Since the earth invasion 20 years ago, co-existence between human beings and aliens were established in this country. ICPO, an institution with a mission to prevent violent crime happening in the invaded nation is the main protagonist of this full-colored Sci-fi human drama. Together with Roy, the former New York police officer, and the serious alien Leonardo, Rika, a new Japanese investigator confronting the crime organization in the bizarre but thrilling “Different Nation,” which past-name we already knew.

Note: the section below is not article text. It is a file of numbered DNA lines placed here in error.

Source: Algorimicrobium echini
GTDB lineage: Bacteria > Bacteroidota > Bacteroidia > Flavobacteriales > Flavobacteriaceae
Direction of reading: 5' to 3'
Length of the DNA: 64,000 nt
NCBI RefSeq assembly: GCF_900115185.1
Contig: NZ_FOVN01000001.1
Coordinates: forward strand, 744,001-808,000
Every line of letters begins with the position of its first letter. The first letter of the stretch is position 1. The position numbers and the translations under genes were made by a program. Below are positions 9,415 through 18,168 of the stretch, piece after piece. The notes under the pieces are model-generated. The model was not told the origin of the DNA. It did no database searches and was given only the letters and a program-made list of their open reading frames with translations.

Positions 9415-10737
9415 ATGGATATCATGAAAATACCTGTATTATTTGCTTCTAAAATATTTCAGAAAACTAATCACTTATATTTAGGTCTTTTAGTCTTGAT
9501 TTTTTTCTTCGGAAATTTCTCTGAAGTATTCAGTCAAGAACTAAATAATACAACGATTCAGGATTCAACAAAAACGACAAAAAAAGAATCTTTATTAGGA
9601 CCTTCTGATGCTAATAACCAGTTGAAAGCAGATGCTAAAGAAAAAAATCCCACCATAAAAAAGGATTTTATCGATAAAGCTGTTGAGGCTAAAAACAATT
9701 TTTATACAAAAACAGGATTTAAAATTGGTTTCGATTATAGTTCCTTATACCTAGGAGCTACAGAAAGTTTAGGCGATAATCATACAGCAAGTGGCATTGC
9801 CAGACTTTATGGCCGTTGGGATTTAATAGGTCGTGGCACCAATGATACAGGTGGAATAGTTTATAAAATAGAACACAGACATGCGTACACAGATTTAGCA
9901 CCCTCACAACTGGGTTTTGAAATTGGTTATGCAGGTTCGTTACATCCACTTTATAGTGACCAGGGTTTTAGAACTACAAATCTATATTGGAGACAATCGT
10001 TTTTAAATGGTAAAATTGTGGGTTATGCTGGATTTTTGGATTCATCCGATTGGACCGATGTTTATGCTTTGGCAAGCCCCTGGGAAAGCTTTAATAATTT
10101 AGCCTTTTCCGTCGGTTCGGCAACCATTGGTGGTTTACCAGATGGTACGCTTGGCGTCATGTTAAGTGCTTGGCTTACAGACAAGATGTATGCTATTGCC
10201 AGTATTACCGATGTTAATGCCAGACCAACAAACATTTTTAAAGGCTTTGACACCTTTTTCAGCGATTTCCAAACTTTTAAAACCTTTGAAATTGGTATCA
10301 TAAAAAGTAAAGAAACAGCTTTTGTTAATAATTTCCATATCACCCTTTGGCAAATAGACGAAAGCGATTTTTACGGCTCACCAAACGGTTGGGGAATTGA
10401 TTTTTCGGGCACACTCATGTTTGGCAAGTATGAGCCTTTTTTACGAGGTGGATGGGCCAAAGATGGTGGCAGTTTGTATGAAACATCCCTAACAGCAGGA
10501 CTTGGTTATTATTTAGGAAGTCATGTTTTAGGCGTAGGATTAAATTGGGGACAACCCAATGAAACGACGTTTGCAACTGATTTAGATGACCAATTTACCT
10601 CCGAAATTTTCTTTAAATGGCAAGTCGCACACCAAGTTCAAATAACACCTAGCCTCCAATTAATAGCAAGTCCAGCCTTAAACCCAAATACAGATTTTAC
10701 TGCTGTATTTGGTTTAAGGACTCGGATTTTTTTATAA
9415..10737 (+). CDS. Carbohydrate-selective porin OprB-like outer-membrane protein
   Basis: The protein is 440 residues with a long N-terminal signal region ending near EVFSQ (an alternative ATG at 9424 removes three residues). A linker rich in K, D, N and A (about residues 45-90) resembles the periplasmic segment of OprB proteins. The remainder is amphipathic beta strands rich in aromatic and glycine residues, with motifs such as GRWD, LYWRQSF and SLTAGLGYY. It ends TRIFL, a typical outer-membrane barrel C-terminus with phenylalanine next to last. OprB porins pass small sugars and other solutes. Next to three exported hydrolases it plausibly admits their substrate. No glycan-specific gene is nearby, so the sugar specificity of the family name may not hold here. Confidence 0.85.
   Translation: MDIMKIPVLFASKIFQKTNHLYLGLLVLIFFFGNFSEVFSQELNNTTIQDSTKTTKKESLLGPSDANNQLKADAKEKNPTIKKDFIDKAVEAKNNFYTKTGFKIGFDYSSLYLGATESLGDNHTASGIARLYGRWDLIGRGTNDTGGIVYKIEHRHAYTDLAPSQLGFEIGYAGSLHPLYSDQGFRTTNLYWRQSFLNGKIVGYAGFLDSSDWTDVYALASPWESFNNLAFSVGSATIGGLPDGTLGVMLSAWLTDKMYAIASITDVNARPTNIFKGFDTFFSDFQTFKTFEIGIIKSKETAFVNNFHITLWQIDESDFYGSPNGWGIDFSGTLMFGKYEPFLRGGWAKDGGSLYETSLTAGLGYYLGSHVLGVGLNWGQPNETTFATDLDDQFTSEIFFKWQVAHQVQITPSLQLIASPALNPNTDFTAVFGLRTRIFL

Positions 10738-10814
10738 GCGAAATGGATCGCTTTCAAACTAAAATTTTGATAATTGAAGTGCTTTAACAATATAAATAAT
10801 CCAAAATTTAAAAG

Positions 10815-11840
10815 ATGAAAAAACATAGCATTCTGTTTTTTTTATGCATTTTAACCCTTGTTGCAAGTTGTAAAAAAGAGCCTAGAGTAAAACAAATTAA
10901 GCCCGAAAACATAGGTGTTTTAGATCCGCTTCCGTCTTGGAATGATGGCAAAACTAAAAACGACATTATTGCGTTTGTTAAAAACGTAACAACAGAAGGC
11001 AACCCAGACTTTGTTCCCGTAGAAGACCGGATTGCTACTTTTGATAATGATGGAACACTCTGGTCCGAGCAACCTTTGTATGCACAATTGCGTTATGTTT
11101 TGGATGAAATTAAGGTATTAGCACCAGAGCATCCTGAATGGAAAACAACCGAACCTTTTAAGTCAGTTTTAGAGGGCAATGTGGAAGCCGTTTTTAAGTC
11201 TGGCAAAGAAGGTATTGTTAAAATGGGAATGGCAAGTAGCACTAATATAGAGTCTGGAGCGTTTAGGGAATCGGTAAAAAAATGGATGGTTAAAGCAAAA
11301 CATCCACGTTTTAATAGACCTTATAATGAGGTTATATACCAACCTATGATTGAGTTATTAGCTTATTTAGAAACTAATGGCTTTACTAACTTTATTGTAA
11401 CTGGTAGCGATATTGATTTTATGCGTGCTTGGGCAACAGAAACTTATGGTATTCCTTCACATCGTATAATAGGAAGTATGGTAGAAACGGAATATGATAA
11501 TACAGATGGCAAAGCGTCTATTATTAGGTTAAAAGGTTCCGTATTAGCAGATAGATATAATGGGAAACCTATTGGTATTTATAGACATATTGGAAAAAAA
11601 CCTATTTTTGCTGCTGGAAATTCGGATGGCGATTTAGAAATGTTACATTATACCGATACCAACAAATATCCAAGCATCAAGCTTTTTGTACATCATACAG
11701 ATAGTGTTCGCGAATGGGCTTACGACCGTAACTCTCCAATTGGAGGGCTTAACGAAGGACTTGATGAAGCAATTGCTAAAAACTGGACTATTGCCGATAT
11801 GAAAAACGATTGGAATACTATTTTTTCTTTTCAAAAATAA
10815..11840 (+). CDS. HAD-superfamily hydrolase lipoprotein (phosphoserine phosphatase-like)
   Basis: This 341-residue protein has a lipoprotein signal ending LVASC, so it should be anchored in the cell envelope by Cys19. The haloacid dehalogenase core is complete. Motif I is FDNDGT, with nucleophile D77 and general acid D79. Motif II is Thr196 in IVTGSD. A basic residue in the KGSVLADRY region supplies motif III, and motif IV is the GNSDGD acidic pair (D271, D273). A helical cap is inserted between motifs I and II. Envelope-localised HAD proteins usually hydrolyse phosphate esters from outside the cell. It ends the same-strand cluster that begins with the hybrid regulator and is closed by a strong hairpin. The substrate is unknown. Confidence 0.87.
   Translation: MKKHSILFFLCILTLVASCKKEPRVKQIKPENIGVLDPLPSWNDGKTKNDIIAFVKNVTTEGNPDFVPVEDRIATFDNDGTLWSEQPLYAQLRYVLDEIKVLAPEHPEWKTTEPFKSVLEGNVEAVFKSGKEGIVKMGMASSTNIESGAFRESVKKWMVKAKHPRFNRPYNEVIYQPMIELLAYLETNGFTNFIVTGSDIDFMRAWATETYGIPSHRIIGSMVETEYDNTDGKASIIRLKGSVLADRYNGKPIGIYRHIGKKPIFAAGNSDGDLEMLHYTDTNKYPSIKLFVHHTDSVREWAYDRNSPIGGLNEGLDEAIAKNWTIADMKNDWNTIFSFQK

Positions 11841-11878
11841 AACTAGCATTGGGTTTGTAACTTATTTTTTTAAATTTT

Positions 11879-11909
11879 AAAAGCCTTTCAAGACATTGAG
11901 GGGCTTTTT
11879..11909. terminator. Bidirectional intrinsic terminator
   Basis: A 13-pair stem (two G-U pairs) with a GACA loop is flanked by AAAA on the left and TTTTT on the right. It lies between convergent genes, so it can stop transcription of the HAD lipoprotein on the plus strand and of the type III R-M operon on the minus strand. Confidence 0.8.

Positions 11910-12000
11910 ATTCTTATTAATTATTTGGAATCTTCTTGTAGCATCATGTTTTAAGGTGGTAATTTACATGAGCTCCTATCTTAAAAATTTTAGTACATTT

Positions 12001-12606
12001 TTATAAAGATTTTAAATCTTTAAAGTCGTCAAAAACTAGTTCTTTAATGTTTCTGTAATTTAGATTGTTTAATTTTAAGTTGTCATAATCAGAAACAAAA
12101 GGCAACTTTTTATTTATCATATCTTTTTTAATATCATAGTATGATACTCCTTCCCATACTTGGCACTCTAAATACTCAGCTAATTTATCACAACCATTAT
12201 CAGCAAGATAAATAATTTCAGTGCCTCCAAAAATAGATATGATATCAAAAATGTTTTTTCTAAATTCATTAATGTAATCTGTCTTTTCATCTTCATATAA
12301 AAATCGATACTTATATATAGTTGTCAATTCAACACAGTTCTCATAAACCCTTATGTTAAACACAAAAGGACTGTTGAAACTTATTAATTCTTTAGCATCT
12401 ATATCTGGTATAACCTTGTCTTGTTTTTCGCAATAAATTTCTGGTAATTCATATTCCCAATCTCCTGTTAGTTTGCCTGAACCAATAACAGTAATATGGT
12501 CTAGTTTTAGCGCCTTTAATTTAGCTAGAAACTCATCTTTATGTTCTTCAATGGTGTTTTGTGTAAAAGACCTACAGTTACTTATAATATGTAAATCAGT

This is a police story set in a futuristic world where humans and Zeirasians are trying to coexist. It is generally slow paced and covers only a single investigation, which doesn't even get solved in the end. It is framed as the first season, so perhaps there will be a second. But more than the actual story, this manga included a couple one-liners that grabbed my attention: "Oh my, you've never been with a girl? That's unusual nowadays!" --Gianna Kirichenko, chapter 4 Really? So the future is one where the vast majority of the female population has sex with other females? This feels like the type of future conservatives might imagine as the end result of the "homosexual agenda." But listen. Just because the future will likely include more acceptance (and ideally complete acceptance) of non-"traditional" sexual preferences doesn't mean that people will start to be interested in people they wouldn't have been interested in to start out with. It just means they won't have to hide or feel ashamed of those preferences. Though if the world had truly reached the state of mass lesbianhood which Gianna suggests, then Rika does seem oddly perturbed by the idea of being thought of as Gianna's girlfriend. I can only assume that the author was just shallowly thinking "The future will have more openly gay people, so let's include a line about that" and didn't think the scene through too deeply. "I believe in fate. But there isn't just one fate. There are many of them." --Roy Haywood, chapter 5 I don't think that counts as fate anymore. The idea of fate or destiny is that events are developing outside of human control. That certain things were meant to happen and were bound to happen regardless of our actions. Or that we're puppets on strings acting according to some higher will. The only way this idea of multiple fates could make sense is if the Puppeteer controlling peoples' lives has many potential fates which they might lead people towards and decides which ones to do. But from a human perspective this amounts to the same thing, since we are only led down the singular path which the Puppeteer ends up deciding on. Now, one might think this could be implying that humans have the capability of rejecting their fate or somehow influencing and rebelling against it and thus creating a new fate. But that doesn't seem to be the case, since Roy specifically mentions that people have to accept their fate and move on. No, the author was trying to include a deep thought, but just ended up with nonsense.
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